Q&A With LOMM

Mark Healy Interview


Mark Healy is the mastermind behind Hibernal and has released two albums of sci-fi inspired post rock where an inventive storyline and spoken word are intertwined with a rock inspired soundtrack to produce a deep and meaningful audio experience best experienced from start to finish, like a movie.

Progradar: Mark, first can I thank you for taking the time to answer these questions for Lady Obscure Music Magazine.

Your second album under the ‘Hibernal’ banner was released in March, were you surprised how much anticipation there was for the new record?

Mark Healy: There was definitely a good vibe around for this release.  The pre-orders exceeded my expectations, that’s for sure, and in general it was great to see people excited about the album.

Progradar: Your first release ‘The Machine’ was incredibly well received and garnered a lot of critical praise, did this surprise you?

Mark: The response to ‘The Machine’ was amazing because it was only ever meant to be an experimental album to be heard by a few friends and family.  It was really a test run for me to have some practice with recording, mixing and producing an album.  I was all set to get started on a ‘proper’ album with lyrics and vocals afterwards, but then, came this terrific response and so I decided to make a follow-up with the same format.

Progradar: ‘Replacements’, to me, seems to lend itself to the ‘Blade Runner’ scenario of a dystopian future world where humans and androids try to co-exist, where did you get the idea from?

Mark: I wanted to take the universe from ‘The Machine’ and fast forward to a point where synthetic people are now commonplace.  I’m really fascinated by exploring the boundaries of our humanity – what are the things that make us uniquely human?  What are the parts of us that could never be fabricated, even at the peak of our technology?  If we reach the point where we can build synthetic people, will they just be workers who do the jobs we choose not to, or could they fill emotional roles in our lives such as best friends or surrogate children?  What are the moral and ethical implications of this?  Once I came up with those questions, the story really began to take shape.

It’s also a commentary on where we’re headed as a society.  Our world is becoming more disposable and replaceable every day, in some ways for the better and in some ways for the worse.  How far can it go?  What are the things we can’t replace?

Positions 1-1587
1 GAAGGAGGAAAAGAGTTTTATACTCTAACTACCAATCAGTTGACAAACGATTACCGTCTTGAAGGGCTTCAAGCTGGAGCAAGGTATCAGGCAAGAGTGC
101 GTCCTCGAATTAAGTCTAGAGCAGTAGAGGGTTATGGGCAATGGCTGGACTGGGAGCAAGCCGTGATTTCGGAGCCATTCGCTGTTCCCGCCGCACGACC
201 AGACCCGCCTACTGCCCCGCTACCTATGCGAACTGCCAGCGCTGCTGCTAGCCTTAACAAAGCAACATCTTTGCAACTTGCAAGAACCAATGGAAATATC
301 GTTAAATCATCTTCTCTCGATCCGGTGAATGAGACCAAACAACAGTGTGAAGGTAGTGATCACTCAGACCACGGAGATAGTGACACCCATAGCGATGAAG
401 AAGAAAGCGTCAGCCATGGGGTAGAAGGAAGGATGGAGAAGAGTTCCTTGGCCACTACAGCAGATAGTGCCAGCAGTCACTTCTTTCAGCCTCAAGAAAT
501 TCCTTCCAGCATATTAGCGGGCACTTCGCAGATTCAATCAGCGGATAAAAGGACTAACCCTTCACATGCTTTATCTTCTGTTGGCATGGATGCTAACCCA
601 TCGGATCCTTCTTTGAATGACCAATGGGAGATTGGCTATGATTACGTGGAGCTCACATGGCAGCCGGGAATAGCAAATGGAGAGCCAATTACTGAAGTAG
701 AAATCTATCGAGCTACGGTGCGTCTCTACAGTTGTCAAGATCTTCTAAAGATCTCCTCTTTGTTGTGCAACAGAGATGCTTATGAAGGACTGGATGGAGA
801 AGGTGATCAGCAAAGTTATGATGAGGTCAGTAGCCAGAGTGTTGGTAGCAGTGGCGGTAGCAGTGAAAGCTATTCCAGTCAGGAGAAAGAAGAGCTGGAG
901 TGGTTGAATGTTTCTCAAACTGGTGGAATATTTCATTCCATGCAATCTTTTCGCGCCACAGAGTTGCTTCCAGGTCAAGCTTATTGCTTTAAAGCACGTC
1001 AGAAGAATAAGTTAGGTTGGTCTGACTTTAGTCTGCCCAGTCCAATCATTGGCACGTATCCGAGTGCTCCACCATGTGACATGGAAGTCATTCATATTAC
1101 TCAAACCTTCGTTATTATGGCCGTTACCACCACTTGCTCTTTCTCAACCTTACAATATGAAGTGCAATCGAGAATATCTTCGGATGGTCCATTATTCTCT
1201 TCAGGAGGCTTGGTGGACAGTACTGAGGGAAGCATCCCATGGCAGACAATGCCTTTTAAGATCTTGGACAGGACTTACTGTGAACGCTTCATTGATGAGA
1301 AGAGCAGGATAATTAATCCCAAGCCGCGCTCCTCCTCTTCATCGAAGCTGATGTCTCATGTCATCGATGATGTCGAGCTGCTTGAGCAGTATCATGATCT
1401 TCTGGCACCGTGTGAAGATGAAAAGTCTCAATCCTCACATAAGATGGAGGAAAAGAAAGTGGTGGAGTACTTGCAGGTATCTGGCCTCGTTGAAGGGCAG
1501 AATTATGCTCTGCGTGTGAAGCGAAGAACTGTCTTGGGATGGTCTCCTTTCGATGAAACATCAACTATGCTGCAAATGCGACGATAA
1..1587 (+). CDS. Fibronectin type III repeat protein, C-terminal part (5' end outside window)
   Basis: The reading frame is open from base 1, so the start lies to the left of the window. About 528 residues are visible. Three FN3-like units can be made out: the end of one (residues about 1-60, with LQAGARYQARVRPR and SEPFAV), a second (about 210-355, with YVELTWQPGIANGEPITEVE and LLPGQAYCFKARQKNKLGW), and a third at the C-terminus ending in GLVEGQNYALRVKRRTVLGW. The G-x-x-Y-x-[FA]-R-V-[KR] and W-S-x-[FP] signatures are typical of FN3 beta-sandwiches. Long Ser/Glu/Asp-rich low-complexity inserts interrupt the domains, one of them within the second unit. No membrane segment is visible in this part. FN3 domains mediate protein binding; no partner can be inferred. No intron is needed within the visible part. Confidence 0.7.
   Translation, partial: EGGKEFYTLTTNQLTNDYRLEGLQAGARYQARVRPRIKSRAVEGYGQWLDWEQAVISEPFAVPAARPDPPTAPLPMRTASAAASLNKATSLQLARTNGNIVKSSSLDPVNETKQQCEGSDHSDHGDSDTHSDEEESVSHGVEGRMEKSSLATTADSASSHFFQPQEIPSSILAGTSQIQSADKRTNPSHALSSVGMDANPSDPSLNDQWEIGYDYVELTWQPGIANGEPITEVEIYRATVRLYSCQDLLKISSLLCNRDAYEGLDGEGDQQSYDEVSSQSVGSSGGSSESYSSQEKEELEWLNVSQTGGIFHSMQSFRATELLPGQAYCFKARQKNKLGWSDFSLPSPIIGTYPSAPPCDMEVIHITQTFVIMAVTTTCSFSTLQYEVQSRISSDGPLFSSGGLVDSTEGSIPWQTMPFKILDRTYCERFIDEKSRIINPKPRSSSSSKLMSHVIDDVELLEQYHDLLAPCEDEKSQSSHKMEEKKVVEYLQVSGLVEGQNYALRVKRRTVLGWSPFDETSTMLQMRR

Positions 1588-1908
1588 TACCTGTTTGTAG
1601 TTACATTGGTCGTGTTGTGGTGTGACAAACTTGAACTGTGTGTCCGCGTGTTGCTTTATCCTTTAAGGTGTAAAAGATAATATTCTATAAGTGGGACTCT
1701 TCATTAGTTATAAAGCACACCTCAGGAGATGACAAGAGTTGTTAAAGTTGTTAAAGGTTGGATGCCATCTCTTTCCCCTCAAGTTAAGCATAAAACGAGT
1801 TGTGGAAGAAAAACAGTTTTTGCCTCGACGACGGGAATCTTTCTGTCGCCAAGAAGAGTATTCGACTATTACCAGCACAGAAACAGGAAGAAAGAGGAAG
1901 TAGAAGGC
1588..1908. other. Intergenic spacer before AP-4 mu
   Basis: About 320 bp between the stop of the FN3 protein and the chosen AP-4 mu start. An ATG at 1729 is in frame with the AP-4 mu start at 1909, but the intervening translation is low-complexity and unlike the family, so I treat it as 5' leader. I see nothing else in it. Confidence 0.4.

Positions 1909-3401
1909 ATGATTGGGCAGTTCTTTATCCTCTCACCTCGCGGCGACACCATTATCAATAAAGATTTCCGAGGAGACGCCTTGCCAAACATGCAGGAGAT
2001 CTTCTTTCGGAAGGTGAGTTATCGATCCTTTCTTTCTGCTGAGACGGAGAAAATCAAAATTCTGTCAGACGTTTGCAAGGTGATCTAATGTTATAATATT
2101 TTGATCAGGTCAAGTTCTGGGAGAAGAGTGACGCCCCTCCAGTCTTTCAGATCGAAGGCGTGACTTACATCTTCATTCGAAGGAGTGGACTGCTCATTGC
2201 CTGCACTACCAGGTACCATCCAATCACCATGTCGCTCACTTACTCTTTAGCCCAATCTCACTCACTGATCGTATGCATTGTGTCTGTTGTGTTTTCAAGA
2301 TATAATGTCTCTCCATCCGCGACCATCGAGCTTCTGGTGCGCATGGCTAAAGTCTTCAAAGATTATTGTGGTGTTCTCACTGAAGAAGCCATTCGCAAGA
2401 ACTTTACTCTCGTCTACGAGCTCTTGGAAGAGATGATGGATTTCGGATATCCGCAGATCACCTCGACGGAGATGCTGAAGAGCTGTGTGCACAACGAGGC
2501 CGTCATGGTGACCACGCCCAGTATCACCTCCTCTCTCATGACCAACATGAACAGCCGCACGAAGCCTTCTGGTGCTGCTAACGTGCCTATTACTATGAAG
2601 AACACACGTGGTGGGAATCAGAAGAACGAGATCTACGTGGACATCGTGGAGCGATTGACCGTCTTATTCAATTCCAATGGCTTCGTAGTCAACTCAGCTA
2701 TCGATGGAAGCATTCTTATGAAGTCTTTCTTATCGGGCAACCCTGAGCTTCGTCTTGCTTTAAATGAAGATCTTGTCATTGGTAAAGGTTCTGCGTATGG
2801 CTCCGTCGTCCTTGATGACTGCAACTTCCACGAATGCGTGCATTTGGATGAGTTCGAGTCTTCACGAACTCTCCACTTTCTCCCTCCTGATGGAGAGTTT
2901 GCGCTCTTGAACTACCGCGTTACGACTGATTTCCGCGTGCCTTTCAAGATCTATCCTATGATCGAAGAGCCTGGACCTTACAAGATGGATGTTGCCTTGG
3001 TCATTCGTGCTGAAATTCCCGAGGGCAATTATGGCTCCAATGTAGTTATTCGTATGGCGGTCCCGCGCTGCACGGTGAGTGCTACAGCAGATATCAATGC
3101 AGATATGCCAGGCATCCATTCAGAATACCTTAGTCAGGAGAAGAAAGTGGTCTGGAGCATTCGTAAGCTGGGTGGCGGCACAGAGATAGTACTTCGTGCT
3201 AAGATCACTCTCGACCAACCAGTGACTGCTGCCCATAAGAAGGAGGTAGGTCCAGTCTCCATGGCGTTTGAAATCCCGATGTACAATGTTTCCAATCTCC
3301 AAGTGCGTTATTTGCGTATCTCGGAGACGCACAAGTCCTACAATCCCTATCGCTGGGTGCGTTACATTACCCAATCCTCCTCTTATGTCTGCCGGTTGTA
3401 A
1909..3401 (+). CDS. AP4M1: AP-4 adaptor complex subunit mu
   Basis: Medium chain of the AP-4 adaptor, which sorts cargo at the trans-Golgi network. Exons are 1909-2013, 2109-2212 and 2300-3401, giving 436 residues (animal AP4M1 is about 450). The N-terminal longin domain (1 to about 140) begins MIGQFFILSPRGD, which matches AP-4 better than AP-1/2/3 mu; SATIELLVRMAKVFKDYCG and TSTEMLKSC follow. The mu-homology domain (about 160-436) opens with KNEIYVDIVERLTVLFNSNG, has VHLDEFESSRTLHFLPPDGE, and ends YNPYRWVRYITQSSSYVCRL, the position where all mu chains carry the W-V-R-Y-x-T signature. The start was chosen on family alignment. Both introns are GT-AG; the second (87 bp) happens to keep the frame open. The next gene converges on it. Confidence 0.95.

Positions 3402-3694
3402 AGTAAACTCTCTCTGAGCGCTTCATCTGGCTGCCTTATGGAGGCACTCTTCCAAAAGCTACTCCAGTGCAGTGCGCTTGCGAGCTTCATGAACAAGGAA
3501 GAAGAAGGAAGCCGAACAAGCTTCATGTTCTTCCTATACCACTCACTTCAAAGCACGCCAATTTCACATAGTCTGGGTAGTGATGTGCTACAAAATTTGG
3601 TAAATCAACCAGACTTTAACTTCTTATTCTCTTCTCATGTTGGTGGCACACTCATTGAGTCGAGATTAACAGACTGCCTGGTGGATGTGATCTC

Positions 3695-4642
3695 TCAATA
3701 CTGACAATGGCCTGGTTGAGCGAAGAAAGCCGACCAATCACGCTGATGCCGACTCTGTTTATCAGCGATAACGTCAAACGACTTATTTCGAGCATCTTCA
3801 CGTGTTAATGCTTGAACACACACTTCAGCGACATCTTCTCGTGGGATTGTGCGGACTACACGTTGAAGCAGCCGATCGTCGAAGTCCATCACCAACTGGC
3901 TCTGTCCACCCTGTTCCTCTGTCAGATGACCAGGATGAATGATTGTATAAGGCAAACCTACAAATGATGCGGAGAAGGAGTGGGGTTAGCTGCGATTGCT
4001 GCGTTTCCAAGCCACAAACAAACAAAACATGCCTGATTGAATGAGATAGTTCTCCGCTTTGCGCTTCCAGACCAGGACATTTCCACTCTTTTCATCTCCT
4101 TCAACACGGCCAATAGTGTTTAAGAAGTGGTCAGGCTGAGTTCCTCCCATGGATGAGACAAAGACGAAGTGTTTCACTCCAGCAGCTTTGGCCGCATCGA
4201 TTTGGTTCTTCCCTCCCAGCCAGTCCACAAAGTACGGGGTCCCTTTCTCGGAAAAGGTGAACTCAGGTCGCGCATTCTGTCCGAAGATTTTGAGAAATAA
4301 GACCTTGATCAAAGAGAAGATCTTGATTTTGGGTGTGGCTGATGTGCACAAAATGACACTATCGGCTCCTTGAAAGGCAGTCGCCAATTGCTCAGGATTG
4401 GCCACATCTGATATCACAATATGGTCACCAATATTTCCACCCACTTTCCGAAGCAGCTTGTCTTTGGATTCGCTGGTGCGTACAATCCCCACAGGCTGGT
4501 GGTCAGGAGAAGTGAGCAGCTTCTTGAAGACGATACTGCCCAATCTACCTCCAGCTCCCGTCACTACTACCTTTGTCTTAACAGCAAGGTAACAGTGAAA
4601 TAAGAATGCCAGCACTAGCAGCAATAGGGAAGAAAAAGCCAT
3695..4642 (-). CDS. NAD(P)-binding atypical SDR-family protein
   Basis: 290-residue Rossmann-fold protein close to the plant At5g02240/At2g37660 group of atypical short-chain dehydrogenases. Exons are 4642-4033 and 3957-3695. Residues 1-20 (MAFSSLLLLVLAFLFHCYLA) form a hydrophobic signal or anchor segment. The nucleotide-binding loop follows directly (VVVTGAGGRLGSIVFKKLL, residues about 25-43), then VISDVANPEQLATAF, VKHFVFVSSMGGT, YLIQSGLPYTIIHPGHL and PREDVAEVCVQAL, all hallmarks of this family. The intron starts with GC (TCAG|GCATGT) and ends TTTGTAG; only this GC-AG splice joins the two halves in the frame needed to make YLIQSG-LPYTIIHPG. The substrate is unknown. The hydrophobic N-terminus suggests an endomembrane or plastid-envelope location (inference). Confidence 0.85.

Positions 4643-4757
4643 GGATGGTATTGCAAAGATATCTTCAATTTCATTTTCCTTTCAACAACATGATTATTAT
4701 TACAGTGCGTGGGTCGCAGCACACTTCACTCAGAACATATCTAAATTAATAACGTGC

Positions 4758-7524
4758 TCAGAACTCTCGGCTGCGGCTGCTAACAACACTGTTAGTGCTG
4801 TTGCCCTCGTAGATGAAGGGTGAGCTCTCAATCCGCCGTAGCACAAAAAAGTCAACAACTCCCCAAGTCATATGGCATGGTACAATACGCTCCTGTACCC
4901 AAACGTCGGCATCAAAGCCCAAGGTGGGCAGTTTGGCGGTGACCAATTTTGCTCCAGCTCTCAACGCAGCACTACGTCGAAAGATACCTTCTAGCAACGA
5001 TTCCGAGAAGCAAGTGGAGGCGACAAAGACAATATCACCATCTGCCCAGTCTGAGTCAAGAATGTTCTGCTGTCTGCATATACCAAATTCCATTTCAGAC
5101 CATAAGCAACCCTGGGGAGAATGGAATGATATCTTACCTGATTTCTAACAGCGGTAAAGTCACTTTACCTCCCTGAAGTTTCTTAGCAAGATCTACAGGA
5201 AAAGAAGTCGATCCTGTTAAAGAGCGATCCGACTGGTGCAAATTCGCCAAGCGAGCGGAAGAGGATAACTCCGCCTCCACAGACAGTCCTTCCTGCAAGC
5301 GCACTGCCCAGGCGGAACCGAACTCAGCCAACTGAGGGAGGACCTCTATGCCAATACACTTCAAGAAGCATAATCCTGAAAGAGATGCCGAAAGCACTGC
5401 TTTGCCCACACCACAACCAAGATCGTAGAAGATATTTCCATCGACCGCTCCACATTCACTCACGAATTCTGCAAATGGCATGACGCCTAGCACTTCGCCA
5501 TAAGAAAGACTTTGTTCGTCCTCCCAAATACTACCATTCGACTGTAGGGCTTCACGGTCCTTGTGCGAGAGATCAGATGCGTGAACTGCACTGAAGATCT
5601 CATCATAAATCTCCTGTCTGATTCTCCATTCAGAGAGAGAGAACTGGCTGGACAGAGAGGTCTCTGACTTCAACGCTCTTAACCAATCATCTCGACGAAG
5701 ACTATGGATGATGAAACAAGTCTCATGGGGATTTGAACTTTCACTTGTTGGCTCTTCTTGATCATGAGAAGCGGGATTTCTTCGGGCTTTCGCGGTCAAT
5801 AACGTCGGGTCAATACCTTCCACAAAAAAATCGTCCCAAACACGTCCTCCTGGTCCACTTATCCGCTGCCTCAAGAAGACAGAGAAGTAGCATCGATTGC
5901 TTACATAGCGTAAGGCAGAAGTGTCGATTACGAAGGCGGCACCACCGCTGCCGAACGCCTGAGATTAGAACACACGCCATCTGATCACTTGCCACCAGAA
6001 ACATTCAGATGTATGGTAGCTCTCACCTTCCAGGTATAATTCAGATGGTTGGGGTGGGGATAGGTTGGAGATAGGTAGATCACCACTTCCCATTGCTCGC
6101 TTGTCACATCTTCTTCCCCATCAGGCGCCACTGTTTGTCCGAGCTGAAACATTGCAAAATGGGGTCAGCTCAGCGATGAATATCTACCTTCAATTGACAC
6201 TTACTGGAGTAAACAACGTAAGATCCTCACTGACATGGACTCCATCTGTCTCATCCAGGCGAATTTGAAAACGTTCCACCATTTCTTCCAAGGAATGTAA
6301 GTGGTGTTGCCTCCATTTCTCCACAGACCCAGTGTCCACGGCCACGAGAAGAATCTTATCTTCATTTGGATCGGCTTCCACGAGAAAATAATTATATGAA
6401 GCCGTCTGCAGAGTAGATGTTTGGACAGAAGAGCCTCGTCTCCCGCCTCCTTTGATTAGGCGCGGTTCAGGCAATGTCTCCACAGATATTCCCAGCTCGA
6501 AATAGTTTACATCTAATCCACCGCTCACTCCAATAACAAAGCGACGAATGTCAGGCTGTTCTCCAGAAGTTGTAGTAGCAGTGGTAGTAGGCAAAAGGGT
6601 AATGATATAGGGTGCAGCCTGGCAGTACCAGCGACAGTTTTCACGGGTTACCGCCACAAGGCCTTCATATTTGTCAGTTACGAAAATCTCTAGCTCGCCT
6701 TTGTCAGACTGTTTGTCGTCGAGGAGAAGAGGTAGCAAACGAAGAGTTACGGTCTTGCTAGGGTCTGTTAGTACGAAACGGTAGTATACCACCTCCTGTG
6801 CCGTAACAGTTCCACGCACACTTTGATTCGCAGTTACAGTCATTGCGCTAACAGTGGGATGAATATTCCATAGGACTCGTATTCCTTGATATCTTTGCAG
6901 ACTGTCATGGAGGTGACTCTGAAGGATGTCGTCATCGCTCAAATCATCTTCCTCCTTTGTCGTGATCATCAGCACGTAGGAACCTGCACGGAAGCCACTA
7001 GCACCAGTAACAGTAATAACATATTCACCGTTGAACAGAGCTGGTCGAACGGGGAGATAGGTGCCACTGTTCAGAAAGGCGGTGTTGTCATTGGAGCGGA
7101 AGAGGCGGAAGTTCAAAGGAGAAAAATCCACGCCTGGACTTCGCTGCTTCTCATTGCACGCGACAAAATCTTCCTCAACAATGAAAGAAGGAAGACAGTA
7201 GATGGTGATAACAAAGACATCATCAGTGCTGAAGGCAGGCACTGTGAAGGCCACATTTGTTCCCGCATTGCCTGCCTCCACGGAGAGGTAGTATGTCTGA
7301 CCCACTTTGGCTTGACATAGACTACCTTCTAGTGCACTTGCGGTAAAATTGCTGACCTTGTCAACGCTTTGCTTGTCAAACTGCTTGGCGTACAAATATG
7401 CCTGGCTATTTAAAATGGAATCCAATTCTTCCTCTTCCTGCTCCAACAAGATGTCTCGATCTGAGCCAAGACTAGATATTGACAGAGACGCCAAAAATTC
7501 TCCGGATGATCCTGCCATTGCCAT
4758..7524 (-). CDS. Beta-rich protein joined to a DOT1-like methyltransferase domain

Progradar: On ‘The Machine’ the music seems almost incidental, like a cinematic soundtrack but, on ‘Replacements’ it can very much stand alone, hence you also releasing an instrumental version of the album, was this intentional?

Mark: I think there’s a number of improvements on ‘Replacements’ in a musical sense, first and foremost the rhythm section.  For this album I brought in my great friend Rowan Salt to play bass, and he really breathed life into the bass lines I’d written.  He improvised a lot as well and added all the nuances that only a skilled bassist can do.  I’ve become more skilled with drum programming since ‘The Machine’ and that made a difference as well.  Apart from that, I think the songwriting has improved as well.  Like anything, you get better with practice, and I think there’s more coherence and a better flow to these songs.

Progradar: On first listen, my initial impressions were that, you kept the originality and format but, moved the game on somewhat, giving the new album more dynamism, is this correct?

Mark: ‘Replacements’ definitely has more going on.  Part of this is due to story having more action sequences and a more energetic pace, but I also wanted to mix it up in terms of time signatures and the progressive feel of the music.  I’ve also added more layers to the music this time around with more interplay between the instruments and this gives it a more dynamic feel as well.

I also involved Rowan and my wife Nic in more aspects of the production this time around.  They were a huge help, offering thoughts on the script, assisting with casting, feedback on the music production, helping to choose an artist, etc.  I bounced pretty much everything off Rowan in particular – right down to fonts on the artwork and colour schemes for the Bandcamp page.  You name it, I sent it to him and waited to see what he thought.  He had lots of great suggestions, and his input into this production was immense.  He’s done the mastering for both albums as well.  He really is the unofficial second member of Hibernal, and I don’t think I’d even attempt another album without his involvement.

Progradar: What other differences did you try to achieve on ‘Replacements’, compared to ‘The Machine’?